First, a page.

The wealth gap between the richest 20 percent of Americans and everyone else is the widest it’s been in three decades, according to a report released last week by the Pew Research Center. Many factors contribute to this great divide: tax rates on the rich have been falling for decades; the Great Recession decimated the assets of a lot of low- and middle-income folks; and technology is replacing workers. One often-overlooked factor, though, is that 16.7 million poor Americans don’t have a bank account. Lack of access to this basic financial tool cramps poor Americans’ ability to prove credit-worthiness and build assets, and forces them to rely on expensive alternative financial services, trapping them in a cycle of debt and instability.
Here’s a look at banking access in the US and how it affects Americans’ ability to grab onto the lowest rung of the socioeconomic ladder.
Many more people in the US lack bank accounts than in other wealthy developed nations, according to the latest World Bank data, which is from 2011.
The percentage of Americans without bank access has fluctuated since the Great Recession. In 2009, 7.6 percent of Americans lacked a bank account. In 2011, that number was 8.2 percent, and in 2013, 7.7 percent—or approximately 16.7 million adults—had no banking access, according to the Federal Deposit Insurance Corporation (FDIC).
Eighteen percent of people in the bottom 40 percent of the income spectrum lacked an account at a formal financial institution in 2011, according to the World Bank. Non-whites are less likely to have a bank account:
The main reason people don’t open bank accounts is that they lack sufficient funds to open one or can’t afford the fees associated with the account. But some people simply don’t trust financial institutions.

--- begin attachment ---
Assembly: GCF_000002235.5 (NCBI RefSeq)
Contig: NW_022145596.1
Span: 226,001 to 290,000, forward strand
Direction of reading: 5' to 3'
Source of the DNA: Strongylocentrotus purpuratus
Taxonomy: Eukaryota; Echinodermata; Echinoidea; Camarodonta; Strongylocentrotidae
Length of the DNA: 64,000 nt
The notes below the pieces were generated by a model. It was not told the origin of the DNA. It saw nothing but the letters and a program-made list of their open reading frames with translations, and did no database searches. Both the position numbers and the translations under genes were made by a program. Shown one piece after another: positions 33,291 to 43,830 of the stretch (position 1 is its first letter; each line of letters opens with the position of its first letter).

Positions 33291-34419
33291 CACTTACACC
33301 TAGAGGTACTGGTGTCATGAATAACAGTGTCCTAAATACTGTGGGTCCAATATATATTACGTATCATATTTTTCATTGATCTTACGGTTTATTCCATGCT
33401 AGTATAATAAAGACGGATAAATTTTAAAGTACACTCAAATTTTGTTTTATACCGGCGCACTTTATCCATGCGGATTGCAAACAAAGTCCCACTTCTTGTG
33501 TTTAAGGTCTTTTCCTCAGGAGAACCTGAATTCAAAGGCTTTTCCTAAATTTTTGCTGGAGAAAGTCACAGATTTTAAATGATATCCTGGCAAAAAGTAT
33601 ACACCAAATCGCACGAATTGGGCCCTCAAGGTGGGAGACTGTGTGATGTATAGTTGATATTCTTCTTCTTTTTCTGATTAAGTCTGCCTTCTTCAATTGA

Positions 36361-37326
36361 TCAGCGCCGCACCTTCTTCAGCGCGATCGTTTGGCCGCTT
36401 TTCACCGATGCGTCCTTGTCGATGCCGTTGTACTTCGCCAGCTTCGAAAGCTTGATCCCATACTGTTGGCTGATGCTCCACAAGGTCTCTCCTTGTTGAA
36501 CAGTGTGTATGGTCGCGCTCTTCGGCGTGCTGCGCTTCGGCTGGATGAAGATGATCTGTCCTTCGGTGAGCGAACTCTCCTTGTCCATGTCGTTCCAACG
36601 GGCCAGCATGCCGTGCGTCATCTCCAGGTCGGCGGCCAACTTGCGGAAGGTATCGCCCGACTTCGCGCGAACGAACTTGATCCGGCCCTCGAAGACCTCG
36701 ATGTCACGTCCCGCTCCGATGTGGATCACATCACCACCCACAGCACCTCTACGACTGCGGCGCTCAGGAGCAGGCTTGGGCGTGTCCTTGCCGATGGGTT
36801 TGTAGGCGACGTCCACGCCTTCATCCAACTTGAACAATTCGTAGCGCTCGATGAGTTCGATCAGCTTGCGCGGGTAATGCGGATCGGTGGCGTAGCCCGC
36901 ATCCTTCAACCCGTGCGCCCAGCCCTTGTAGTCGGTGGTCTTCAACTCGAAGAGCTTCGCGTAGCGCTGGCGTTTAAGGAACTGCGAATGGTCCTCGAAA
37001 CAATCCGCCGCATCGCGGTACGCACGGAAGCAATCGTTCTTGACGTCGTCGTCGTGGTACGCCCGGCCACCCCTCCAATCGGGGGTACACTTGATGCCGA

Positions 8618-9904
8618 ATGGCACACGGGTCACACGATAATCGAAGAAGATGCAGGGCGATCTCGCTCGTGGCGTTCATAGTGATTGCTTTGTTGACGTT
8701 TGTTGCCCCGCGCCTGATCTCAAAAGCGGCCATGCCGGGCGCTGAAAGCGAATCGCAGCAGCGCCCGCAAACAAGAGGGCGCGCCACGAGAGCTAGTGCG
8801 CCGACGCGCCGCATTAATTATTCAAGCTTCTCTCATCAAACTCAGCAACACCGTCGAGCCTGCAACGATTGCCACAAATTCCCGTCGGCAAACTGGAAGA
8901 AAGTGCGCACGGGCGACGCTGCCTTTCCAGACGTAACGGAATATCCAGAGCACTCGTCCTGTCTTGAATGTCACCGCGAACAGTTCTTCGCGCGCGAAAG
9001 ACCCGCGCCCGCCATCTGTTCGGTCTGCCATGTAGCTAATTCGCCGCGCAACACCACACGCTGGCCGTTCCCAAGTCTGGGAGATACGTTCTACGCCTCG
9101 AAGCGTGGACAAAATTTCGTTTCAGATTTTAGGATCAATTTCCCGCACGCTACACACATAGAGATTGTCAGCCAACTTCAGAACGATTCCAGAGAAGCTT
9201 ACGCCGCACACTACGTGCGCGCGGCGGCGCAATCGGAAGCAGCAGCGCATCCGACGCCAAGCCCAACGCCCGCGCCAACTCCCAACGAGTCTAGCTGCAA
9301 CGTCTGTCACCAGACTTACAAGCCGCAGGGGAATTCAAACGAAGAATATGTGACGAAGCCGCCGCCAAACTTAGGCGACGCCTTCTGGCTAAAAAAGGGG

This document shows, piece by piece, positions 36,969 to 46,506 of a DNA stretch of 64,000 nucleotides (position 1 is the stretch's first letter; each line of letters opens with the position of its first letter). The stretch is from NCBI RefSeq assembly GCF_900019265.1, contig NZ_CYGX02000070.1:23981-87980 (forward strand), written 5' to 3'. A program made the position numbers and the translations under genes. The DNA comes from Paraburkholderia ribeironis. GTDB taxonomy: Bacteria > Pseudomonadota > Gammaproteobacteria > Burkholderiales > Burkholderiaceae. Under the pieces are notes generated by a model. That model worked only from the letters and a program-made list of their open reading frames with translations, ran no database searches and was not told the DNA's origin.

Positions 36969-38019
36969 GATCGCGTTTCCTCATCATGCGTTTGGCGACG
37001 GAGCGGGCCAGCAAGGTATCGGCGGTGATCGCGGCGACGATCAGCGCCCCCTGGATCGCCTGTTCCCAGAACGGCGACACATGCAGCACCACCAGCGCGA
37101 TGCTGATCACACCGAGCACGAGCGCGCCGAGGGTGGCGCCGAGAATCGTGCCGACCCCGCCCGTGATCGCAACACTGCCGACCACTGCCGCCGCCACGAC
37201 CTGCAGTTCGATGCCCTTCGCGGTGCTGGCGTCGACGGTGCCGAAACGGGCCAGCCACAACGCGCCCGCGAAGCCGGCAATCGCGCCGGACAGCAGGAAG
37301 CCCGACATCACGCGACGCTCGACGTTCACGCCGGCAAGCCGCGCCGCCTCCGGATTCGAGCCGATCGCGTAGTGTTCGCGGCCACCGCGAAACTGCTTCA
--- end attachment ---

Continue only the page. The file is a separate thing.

Bank fees associated with checking accounts have skyrocketed over the past few years, with the percentage of truly free checking accounts falling from 76 percent in 2009 to 38 percent in 2013, according to the most recent data from Bankrate, a consumer financial services company. The average minimum balance required to open a checking account rose nine percent over the past year to $66, and the average overdraft fee reached $32.74, a record high. ATM fees are at all-time highs, too.
“Even plain vanilla checking accounts have gotten more expensive,” Abby McCloskey, a program director at the American Enterprise Institute, wrote at Forbes last year. “Free checking was long championed by the FDIC to bring the unbanked into mainstream banking, and it has all but disappeared as banks cut costs.” (The Consumer Financial Protection Bureau, which Congress created in the wake of the 2008 financial crisis to protect average Americans from banks’ predatory practices, is weighing new regulations on overdraft fees.)
When low-income customers close their accounts to avoid minimum balances and fees, they’re forced to rely on alternative financial services including payday lending, money orders, check cashing, and pawn shops—which often charge even more exorbitant fees and penalties. The average household that uses these alternative financial services spends $2,412 per year on interest and related fees, according to a report released this year by the Postal Service’s inspector general. A 2011 Pew survey of 2,000 low-income families in Los Angeles found that using alternative financial services consumed 6 percent of an average household’s income, whereas buying the same services at a bank ate up just half a percent of an average family’s income.
Americans without bank accounts also tend to miss out on tax benefits such as the Earned Income Tax Credit—mostly because people without bank accounts are less likely to file tax returns. More than two-thirds of families with bank accounts in Pew’s LA study filed their tax returns. Just 38 percent of the families without bank accounts filed. Three quarters of the families that filed got a tax refund.
Not surprisingly, low-income people with access to bank accounts are more likely to save money and have better overall economic health. Check it out.